A. Cybersecurity Advice for Consumers with a WordPress Site
If you have a WordPress website, don’t worry, there are still ways you can secure your operations on it. Here is what you need to do or pay attention to.
#1. Don’t rely on WordPress security plugins
There are several WordPress security plugins that you can buy and install separately in order to boost your website’s defenses. While I don’t want to dismiss the entire category of them, I would strongly encourage you not to rely on those alone.
It’s a much better idea to have specialized security software in place (more about this below).
#2. Set strong passwords and change them every now and then
Avoid brute-force attacks by setting strong passwords and by limiting the maximum number of login attempts. Change passwords regularly, but not in a predictable way (as in, for example, every 3 months like clockwork).
#3. Keep an organized record of other users
Make sure you don’t lose sight of what other users have access to your website. Avoid sharing user accounts and instead create separate user profiles. Enforce the same principles of prevention with the rest of the people you collaborate with (changing passwords, etc.).
#4. Don’t install plugins on your WordPress website, unless absolutely necessary
Be circumspect about new WordPress plugins. They are very often the entry point for malware and breaches. Make sure you only trust plugins which have been thoroughly checked by experts, which receive frequent updates and which are absolutely needed for your work.
#5. Have a strong cybersecurity solution on your device
You need a good Antivirus and a DNS filtering tool in place. Beyond this, make sure you keep up to date with how the latest attacks work so you know how to avoid them. Education is the best prevention.
Try to limit work on your website to the protected device(s) only.
B. Cybersecurity Advice for Small Businesses with a WordPress Site
If the WordPress website you aim to protect is part of your business, then you need to take even better care of your cybersecurity defenses.
#1. Configure strong password policies for your WordPress website
It’s not enough to simply tell people on your team to set strong passwords and remember to change them every now and then. You should push this as a mandatory/automatic request via group policy configurations.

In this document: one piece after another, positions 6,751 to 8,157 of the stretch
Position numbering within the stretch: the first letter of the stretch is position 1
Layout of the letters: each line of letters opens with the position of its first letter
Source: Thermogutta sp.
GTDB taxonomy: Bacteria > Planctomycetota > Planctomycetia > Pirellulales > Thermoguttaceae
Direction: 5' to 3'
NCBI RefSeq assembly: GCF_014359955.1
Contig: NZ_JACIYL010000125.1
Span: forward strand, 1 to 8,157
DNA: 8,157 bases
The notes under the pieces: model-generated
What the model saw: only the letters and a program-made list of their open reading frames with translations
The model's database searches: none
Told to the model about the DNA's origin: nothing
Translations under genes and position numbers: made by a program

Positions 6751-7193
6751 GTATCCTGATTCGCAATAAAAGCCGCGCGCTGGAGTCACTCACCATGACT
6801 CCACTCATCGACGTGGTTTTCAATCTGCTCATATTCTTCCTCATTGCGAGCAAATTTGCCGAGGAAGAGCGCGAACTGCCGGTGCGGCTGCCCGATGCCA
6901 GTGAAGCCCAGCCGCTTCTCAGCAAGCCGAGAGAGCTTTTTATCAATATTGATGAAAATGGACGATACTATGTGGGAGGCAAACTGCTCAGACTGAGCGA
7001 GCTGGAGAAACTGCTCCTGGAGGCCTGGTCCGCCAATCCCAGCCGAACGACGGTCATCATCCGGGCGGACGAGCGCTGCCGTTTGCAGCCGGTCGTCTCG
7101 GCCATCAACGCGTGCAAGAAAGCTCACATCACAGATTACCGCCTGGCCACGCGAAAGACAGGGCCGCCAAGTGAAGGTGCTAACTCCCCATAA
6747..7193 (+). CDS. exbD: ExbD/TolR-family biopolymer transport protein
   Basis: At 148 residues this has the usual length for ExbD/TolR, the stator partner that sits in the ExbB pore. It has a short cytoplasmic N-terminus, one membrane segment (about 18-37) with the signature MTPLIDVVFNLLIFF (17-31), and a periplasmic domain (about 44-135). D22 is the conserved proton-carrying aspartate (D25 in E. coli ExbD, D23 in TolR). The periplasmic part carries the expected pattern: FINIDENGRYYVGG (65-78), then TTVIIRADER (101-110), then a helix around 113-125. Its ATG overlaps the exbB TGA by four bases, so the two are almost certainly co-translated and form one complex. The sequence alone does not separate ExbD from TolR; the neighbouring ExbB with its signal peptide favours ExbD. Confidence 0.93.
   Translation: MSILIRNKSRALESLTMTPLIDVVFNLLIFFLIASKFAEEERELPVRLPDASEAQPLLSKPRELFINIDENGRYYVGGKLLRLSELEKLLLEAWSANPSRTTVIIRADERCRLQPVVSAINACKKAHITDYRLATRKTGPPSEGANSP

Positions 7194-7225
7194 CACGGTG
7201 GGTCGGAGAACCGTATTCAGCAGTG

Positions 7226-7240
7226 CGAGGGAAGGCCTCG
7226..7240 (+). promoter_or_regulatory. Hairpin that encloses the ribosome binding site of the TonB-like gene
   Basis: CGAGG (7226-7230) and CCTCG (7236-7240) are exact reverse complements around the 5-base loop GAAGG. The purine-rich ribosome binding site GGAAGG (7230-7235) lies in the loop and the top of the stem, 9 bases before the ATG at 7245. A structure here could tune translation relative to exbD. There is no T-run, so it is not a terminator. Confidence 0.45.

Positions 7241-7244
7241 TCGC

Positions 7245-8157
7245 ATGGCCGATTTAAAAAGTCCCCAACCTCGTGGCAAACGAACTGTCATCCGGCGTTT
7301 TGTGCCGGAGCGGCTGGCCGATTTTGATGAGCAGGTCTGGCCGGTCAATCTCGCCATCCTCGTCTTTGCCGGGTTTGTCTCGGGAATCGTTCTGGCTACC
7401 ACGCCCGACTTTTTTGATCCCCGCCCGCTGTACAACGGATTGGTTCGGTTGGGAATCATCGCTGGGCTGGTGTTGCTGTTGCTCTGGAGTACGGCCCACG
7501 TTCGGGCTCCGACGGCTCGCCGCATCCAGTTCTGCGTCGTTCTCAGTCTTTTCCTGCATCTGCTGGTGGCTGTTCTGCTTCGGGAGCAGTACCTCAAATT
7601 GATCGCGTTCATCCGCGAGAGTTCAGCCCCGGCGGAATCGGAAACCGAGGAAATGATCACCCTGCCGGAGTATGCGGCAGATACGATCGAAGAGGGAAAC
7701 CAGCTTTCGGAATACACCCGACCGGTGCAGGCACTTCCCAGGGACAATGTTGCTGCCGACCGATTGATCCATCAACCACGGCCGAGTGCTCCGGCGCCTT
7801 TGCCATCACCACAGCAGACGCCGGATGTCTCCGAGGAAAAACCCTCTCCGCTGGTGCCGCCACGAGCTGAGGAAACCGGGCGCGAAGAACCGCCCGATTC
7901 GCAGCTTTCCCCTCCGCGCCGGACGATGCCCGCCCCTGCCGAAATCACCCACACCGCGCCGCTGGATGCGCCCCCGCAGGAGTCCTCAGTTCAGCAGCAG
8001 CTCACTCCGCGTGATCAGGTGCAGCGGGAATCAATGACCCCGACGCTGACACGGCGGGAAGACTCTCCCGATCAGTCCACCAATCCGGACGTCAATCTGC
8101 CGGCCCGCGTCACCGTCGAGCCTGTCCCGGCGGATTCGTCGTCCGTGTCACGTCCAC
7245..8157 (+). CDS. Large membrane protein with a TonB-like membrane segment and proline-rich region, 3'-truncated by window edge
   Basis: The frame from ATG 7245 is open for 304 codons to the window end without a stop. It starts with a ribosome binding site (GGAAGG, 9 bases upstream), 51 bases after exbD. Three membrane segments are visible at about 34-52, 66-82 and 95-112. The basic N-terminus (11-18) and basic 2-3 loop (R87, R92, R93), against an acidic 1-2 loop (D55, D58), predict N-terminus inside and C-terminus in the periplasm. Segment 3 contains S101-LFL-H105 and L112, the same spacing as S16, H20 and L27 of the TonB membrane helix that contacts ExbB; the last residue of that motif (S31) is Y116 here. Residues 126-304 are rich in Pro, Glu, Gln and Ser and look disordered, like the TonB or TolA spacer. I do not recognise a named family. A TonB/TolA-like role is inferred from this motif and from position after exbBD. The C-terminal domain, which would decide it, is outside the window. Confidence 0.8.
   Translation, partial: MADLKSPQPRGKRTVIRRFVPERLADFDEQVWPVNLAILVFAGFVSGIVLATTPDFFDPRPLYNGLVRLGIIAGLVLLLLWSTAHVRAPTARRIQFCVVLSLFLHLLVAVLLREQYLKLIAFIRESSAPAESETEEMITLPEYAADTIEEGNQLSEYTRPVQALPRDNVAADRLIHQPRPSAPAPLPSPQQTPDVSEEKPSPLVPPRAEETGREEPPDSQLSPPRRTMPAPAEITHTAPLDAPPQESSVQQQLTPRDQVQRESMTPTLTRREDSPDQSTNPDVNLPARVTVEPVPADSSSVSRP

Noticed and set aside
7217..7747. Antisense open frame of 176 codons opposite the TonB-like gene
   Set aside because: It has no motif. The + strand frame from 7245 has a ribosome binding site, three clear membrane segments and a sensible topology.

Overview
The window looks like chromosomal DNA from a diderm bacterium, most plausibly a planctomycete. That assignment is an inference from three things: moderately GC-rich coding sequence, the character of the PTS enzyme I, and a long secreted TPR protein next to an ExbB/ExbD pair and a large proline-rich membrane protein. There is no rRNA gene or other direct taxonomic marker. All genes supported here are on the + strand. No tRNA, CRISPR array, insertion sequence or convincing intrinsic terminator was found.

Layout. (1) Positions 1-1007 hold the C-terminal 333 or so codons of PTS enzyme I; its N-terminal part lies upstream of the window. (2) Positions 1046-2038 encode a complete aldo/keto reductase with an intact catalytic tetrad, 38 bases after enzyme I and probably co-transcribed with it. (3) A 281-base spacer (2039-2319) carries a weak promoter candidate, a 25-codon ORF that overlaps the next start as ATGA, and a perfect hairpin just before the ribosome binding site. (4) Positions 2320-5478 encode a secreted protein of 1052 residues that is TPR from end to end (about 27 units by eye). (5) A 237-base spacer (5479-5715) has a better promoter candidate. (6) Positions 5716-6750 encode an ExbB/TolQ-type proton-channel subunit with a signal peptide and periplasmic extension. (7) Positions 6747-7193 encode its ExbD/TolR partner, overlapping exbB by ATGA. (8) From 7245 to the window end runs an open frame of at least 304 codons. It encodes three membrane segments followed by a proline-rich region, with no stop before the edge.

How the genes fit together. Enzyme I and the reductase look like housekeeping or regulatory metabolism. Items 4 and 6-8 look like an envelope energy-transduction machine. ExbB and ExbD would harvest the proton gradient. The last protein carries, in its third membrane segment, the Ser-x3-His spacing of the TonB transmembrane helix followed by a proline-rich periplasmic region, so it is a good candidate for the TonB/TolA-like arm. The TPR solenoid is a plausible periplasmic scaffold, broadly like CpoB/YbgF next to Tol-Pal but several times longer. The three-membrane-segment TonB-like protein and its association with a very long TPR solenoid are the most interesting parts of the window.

#2. Never install WordPress plugins that are not vetted by trusted security experts
Since you’re an organization and not an individual blogger, your website is an even juicier target for hackers. You have more to lose by leaving your systems unsecured, so don’t take any decision to install 3rd party WordPress plugins lightly.
#3. Manage privileged access right for all employees
Follow the principle of least privilege and only give people the access they need do to their work. Elevate users to admin rights only temporarily, when needed for a software install and so on. If your organization has more than 2-3 users, consider investing in a reliable privileged access management (PAM) software to make the life of your sys-admins easier.
#4. Whitelist a small number of applications and make all others pending approval
Don’t allow your network users to install whatever they like on their workstations. Some apps can help attackers gain a foothold into your system, in order to infect your WordPress website as well afterward. Make only a small handful of absolutely necessary software and apps whitelisted. In order to install others, users (with limited privileges, of course) need to gain approval from an admin. The PAM software mentioned above can help with that, too.
#5. Have a multi-layered cybersecurity approach in place
With countless WordPress breaches making the headlines regularly, it’s pretty clear that you need some stronger defenses. Invest in a multi-approach cybersecurity suite for your business (a strong AV, a DNS filter and so on), and your assets (website-bound and beyond) will be better protected.
WordPress security is a bit of a paradox, all in all. The team at WordPress is working relentlessly to secure the platform and taking all steps within its power to make the hosted websites be safer. Security updates and tweaks within the platform itself have pushed automatically, for example (as mentioned above).
But at the same time, the WordPress platform also seems to be especially vulnerable to grand breaches. It’s super-secure in the little things, but when things crash and burn, they crash and burn. You shouldn’t leave your WordPress website security solely in the hands of the platform’s updates.
About the author: Miriam Cihodariu is an anthropologist turned marketing professional, an avid reader of fiction and an enthusiast of world cuisines. She currently serves as Communications and PR Officer for Heimdal Security, a fast-growing cybersecurity brand with a wide range of next-gen cybersecurity tools for consumers, small businesses and enterprises.